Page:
This is a story that must be penned in blood…
We’re thrilled to share the cover for All of Us Villains, the start of a dark tale of ambition and magick co-authored by Amanda Foody and Christine Lynn Herman—publishing November 9th with Tor Teen.
You Fell In Love With The Victors of The Hunger Games.
Now Prepare To Meet The Villains of The Blood Veil.
After the publication of a salacious tell-all book, the remote city of Ilvernath is thrust into worldwide spotlight. Tourists, protesters, and reporters flock to its spellshops and ruins to witness an ancient curse unfold: every generation, seven families name a champion among them to compete in a tournament to the death. The winner awards their family exclusive control over the city’s high magick supply, the most powerful resource in the world.
In the past, the villainous Lowes have won nearly every tournament, and their champion is prepared to continue his family’s reign. But this year, thanks to the influence of their newfound notoriety, each of the champions has a means to win. Or better yet–a chance to rewrite their story.
But this is a story that must be penned in blood.
Amanda Foody is the author of YA novels Daughter of the Burning City and The Shadow Game series (HarperCollins/Inkyard), and the forthcoming middle grade series Wildlore: The Accidental Apprentice (Simon & Schuster/Margaret K. McElderry). Formerly an accountant preparing taxes for multinational corporations, Amanda lives in Boston with Jelly Bean, her feline beastly companion.
Christine Lynn Herman is the author of The Devouring Gray, its upcoming sequel The Deck of Omens, and a standalone contemporary fantasy called The Drowning Summer (Little, Brown/Hachette). You can find her in the nearest forest, attempting to become a tree, or on Twitter and Instagram at @christineexists.
What inspired you to write All of Us Villains and to write it together?
Both of us came of age during the heyday of Twilight, The Hunger Games, and Divergent—books came to define an era of YA publishing. As such, we’ve always had a soft spot for those kind of huge, splashy tropes, and we got to discussing how fun it would be to write one. We were both already best friends and authors, and we already collaborated with each other regularly when it came to talking through our own writing ups and downs… so it felt like a natural next step to work on something together. And who wouldn’t want to write a death tournament book with their best friend?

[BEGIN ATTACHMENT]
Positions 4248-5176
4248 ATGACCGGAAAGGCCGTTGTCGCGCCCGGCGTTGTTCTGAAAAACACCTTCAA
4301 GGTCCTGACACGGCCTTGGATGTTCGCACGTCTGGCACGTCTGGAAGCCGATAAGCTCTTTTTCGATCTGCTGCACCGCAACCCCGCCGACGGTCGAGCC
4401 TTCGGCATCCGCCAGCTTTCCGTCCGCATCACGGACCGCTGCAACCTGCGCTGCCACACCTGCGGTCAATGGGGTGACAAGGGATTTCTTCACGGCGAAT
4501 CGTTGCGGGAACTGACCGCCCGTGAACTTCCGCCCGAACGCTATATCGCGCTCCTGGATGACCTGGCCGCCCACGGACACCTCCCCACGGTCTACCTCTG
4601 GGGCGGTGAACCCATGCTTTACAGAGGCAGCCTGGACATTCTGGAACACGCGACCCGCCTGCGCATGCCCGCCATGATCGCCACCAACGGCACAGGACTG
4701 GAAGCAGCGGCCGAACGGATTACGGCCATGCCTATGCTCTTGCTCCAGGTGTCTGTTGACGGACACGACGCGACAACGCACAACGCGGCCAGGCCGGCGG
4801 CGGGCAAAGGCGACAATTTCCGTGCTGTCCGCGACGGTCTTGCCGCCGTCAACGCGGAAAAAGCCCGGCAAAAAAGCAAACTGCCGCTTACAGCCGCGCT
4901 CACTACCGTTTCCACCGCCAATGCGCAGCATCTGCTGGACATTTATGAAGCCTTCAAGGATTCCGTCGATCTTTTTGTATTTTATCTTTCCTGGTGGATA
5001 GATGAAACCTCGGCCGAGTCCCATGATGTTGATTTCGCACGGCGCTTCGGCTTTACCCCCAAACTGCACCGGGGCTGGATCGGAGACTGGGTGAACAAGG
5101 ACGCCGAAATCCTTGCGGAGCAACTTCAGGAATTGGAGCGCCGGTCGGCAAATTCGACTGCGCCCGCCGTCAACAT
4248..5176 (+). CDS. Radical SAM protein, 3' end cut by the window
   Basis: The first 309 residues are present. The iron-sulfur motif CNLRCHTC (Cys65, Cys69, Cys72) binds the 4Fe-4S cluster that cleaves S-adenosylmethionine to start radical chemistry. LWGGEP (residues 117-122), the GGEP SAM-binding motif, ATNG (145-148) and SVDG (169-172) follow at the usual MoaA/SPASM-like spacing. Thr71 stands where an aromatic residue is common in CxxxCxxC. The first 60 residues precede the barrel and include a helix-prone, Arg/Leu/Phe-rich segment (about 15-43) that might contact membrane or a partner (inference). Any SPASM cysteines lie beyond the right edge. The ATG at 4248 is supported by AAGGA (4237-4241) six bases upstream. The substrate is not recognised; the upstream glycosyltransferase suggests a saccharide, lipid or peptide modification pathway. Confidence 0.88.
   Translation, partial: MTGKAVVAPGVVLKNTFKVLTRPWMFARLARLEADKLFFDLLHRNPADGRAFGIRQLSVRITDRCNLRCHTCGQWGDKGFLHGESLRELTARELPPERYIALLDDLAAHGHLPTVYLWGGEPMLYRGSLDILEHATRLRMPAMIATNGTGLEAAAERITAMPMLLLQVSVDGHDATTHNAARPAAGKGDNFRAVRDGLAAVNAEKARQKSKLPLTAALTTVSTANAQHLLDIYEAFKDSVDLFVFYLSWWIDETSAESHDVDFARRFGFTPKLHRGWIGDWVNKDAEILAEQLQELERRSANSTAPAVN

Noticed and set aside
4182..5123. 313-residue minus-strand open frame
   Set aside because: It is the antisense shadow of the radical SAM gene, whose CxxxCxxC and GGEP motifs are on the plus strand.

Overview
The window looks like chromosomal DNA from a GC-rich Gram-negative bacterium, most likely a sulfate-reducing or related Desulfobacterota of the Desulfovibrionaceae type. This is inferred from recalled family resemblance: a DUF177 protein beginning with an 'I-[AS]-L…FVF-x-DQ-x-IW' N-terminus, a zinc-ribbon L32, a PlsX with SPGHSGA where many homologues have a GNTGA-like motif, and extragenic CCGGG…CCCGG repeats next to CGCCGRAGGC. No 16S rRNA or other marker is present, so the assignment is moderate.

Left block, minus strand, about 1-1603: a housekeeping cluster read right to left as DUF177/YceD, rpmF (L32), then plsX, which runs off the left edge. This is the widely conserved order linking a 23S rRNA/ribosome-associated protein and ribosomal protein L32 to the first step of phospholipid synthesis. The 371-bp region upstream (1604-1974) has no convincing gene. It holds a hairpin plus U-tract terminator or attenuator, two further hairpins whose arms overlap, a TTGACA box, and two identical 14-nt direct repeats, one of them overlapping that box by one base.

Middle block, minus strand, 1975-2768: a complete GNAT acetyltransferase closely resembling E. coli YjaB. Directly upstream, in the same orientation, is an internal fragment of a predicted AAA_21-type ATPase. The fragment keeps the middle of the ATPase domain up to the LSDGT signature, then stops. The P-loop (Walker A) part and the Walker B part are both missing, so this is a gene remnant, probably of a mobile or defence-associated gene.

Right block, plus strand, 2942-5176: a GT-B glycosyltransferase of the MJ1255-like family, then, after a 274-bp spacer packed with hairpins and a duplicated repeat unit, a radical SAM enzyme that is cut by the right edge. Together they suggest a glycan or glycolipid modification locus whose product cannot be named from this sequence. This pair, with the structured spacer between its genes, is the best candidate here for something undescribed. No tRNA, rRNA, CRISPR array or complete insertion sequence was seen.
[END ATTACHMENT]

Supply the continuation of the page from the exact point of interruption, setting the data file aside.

What does your co-writing process look like?
It’s very collaborative and relies a lot on communication and trust–both of which are absolutely essential when writing a book with someone else. In the beginning, we outlined the entire manuscript together, chapter by chapter, and then each of us drafted two of the four POV characters. We talked through every beat along the way, and we had a world-building glossary for us both to refer back to so that we were always on the same page. Both of us are always cognizant of the other’s writing process, and we’ve melded them together in a way that can work for us both.
So much of writing a book can feel like holding a whole world inside your head, by yourself. Having someone else alongside you who knows just as much about the project as you do is a game changer.
Have you always had an affinity for villains and their stories?
Both of us have always been interested in morally gray characters and multi-POV narratives where the protagonist and antagonist change depending on who’s telling the story. We’ve often found ourselves asking why some characters end up at odds with one another–and where the real lines are between heroism and villainy. Every story where characters play with those expectations, and those labels, are the ones that have stuck with us. Villainy can mean so many different things in so many different contexts–which as storytellers was a fascinating concept for us to explore more deeply.
Are the characters in All of Us Villains inspired by any characters you’ve seen and/or read in TV/Movies/Books?
No one in our cast is inspired by specific characters from other media, but during our initial brainstorming process, some of them did begin as classic archetypes. For instance, Alistair Lowe was meant to embody the perfect villain, while Briony Thorburn could be called the perfect hero. We began with these concepts and worked back from them, unpacking what it means for any person to be labeled as strictly one or the other. Ultimately, all of our characters are a combination of both. There is no one person to root for or one person to despise. This played into the death tournament idea so well, because then no one character is lifted up because of their goodness. They are all on equal terms to win… or to die.
What’s something you want readers to know before diving into All of Us Villains?
Get ready, because you’re in for a wild ride.